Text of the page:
Within a ten minute bike ride are a couple dozen properties to visit that have a variety of features including a lot of grass to garden, edible landscapes, natural building, solar redesign, some rain water systems, a few fences down between neighbors, a couple cob pizza ovens, green houses, a sort of little eco village, several driveways taken out. Lots to see. We plan site tours on the Friday, not only here in the neighborhood but also several other sites elsewhere in Eugene.
We want to show what suburbia can look like. We also want to show how city programs can empower citizen initiative to build civic culture and make homes and neighborhoods more green and resilient. There will also be tours in nearby Cottage Grove and Lost Valley Educational Center.
Planning for the Convergence means creating an organization. There will be presentations, plenary sessions, meals to prepare, entertainment, publicity. We are planning an outdoor expo as a companion to the Convergence. A sort of Earth Day with educational tables, space for green business sponsors and a skill share area that will include basket making, bee keeping, herbs, felting, beginning permaculture classes and lots more. The expo will be free and open to the public.
Another sub part of the Convergence will be the "Green Neighborhood Summit." I was on the board of my neighborhood association for ten years am firmly believe neighborhood associations can be one of the most important entities in a community for going green. Not all cities have a neighborhood program which is a shame. Neighborhood programs and the neighorhood associations they serve empower citizens to take part in community life. A neighborhood association [NA] can make any agenda they care to and one of those agenda items can be greening the neighborhood.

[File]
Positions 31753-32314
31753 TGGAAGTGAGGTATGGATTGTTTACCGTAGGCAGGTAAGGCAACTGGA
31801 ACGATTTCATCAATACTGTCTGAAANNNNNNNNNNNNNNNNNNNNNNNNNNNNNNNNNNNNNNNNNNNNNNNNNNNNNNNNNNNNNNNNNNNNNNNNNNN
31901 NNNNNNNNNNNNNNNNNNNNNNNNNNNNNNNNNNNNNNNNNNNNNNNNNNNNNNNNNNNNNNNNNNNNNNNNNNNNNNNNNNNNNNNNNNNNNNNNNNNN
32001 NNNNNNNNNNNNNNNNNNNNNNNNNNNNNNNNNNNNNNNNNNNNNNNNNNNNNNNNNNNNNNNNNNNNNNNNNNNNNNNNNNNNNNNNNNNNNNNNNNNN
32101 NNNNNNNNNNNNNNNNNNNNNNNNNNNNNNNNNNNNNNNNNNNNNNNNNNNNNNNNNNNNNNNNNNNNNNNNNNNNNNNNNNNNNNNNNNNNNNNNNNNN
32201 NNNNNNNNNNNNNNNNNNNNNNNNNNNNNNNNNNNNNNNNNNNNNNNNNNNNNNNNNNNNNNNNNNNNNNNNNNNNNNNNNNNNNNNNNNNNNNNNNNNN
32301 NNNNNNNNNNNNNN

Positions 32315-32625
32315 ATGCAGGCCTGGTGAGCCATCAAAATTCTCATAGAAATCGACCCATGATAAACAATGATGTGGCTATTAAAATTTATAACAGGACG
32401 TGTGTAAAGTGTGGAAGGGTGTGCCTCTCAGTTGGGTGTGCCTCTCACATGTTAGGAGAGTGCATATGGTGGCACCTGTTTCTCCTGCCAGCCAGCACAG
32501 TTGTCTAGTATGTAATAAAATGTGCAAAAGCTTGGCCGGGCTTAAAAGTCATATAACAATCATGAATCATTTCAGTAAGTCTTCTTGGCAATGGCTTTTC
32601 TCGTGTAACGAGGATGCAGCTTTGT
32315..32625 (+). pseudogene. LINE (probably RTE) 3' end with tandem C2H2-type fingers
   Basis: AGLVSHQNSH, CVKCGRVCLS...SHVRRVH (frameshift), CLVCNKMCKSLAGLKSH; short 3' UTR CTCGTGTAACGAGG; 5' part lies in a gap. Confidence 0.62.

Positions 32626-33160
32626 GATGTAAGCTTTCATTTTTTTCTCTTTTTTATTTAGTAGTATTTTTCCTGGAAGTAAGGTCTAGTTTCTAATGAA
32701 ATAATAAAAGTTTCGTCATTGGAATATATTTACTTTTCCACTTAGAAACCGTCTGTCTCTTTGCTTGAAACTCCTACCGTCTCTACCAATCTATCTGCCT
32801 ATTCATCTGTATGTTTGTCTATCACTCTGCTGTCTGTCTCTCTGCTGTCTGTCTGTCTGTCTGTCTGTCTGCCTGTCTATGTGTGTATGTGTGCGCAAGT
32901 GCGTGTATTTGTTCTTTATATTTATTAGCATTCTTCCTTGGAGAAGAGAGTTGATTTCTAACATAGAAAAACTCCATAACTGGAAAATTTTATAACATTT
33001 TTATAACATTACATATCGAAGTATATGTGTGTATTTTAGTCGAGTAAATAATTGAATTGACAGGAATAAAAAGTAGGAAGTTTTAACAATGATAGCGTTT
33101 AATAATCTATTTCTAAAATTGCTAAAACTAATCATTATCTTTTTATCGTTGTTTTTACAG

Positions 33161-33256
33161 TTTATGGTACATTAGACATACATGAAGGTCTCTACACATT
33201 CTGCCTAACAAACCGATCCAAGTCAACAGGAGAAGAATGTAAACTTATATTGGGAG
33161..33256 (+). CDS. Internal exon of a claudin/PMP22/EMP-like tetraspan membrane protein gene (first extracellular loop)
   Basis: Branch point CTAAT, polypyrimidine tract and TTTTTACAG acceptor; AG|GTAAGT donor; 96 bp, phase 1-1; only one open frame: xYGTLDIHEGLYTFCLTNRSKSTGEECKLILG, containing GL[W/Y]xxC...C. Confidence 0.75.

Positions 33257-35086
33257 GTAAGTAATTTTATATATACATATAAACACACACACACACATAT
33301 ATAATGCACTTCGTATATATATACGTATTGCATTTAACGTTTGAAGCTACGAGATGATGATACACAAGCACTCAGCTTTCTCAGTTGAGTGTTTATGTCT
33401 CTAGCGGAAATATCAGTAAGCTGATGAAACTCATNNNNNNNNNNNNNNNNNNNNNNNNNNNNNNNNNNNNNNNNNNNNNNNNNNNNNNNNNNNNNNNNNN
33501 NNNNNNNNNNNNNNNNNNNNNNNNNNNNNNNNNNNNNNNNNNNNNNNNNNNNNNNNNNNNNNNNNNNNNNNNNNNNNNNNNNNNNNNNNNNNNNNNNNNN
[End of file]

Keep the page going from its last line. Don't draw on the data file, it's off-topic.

That means encouraging people to take care of more needs closer to home - food, water, energy, cohesion. We have done some of that here in River Road over the years, only scratching the surface of what can be done. Many cities also have various kinds of programs whether the city has a neighborhood program or not, that can also encourage citizen initiative such as volunteering to clean up parks, create gardens, restore habitat areas. In my neighborhood, one program has been very helpful for restoring a 65 tree filbert grove on public property. The city provides tool, some technical expertise and munchies for work parties.
AT the Green Neighborhood Summit, we want eco active neighborhood leaders to attend so they can see what we are doing here in River Road and Eugene, and visitors can tell all attending, what they are doing to make more green and resilient their neighborhoods and communities. This is an awesome opportunity to share what we are learning in these changing times.
Next blog, I will describe some conversations I am having with city staff from different cities in the Northwest. I am calling city staff to tell them about the Summit and at the same time, I am finding out what people are doing in different places to make where they live more green and resilient. Already, I have several short overviews of what I am finding out. the number of stories will increase over time, hopefully becoming an important resource for people into greening their neighborhoods to make use of so they can adapt those great stories to where they live. Here is a link to the first stories. Some will be written by people, some are taken directly off of website some of these projects have. Here are some stories.